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Physical activity referral to cardiac rehabilitation, leisure centre or telephone-delivered consultations in post-surgical people with breast cancer: a mixed methods process evaluation

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Author(s)

Gill Hubbard, Anna Campbell, Abi Fisher, Michelle Harvie, Wendy Maltinsky, Russell Mullen, Elspeth Banks, Jackie Gracey, Trish Gorely, Julia Munro, Gozde Ozakinci

School/Research organisations

Abstract

Background Physical activity (PA) programmes effective under ‘research’ conditions may not be effective under ‘real-world’ conditions. A potential solution is to refer patients to existing PA community-based PA services.

Methods A process evaluation of referral of post-surgical patients with early-stage breast cancer to cardiac rehabilitation exercise classes, leisure centre with 3-month free leisure centre membership or telephone-delivered PA consultations for 12 weeks. Quantitative data were collected about PA programme uptake and reach, patient engagement with the PA programme, delivery and fidelity and PA dose. Qualitative data were collected about patient experiences of taking part in the PA programmes. Audio-recorded qualitative interviews of participants about the programmes were analysed thematically. Quantitative data were reported descriptively using means and SD.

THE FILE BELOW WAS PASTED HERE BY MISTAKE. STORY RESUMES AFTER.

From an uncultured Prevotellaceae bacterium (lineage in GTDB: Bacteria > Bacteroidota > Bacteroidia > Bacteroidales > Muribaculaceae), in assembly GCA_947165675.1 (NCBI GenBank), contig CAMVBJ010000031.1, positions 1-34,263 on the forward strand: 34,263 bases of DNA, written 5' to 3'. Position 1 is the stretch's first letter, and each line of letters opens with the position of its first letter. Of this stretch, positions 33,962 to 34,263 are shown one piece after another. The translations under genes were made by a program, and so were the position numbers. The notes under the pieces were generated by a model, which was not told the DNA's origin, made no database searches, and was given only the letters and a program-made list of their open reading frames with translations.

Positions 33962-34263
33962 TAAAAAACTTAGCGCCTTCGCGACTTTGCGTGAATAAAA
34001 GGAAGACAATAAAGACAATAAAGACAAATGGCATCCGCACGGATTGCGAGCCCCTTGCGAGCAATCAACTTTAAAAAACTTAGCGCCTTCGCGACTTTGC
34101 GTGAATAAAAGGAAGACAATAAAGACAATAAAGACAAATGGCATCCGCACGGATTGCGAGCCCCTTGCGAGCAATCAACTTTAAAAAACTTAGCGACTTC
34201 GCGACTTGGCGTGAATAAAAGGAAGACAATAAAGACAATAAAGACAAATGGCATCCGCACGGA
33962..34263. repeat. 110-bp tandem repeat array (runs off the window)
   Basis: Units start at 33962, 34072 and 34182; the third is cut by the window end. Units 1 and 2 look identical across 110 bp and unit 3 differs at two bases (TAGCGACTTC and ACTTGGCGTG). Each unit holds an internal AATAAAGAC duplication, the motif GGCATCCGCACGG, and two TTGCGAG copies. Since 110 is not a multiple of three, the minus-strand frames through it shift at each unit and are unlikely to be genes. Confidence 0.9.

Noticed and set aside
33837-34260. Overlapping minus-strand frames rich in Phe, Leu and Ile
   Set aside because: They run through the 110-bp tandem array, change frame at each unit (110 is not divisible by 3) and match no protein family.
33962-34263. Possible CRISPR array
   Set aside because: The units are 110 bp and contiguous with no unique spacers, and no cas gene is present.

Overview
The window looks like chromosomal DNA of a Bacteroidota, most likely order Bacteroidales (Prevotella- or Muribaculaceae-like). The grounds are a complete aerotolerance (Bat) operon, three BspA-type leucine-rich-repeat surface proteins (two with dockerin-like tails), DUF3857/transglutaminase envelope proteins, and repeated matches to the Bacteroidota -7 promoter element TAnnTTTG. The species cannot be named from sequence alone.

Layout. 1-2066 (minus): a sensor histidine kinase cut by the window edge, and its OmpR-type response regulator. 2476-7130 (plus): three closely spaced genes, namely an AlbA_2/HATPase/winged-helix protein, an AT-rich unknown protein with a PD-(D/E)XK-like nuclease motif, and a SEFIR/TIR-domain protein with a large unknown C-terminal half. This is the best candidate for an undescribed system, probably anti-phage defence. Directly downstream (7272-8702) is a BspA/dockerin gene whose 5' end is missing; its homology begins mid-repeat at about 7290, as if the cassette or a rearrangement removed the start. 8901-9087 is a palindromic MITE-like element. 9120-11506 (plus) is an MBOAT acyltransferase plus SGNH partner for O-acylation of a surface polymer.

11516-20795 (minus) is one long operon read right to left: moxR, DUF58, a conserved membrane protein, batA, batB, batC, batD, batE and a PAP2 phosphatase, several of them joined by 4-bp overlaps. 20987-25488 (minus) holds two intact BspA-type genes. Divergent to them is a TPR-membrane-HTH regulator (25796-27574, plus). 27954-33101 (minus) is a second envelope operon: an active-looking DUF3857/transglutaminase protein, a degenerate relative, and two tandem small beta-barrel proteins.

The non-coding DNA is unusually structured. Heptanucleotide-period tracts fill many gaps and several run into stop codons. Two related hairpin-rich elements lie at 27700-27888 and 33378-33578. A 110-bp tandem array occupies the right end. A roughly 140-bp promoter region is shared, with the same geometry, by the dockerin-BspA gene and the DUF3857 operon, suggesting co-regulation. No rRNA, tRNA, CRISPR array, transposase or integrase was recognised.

Results In Phase I, 30% (n = 20) of eligible patients (n = 20) consented, 85% (n = 17) chose referral to leisure centre, and 15% (n = 3) chose cardiac rehabilitation. In Phase II, 32% (n = 12) consented, 25% (n = 3) chose leisure centre and 75% (n = 9) chose telephone-delivered PA consultations. Walking at light intensity for about an hour was the most common PA. All Phase I participants received an induction by a cardiac rehabilitation physiotherapist or PA specialist from the leisure centre but only 50% of Phase II participants received an induction by a PA specialist from the leisure centre. Four themes were identified from qualitative interviews about programme choice: concerns about physical appearance, travel distance, willingness to socialise and flexibility in relation to doing PA. Four themes were identified about facilitators and barriers for engaging in PA: feeling better, feeling ill, weight management, family and friends.

Conclusions The current community-based PA intervention is not yet suitable for a definitive effectiveness randomised controlled trial. Further work is needed to optimise PR programme reach, PA dose and intervention fidelity.
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Details

Original languageEnglish
Article number108
Number of pages14
JournalPilot and Feasibility Studies
Volume4
DOIs
Publication statusPublished - 1 Jun 2018

    Research areas

  • Breast cancer, Health Behaviour, Complex intervention, Physical activity, Cancer survivorship, Rehabilitation

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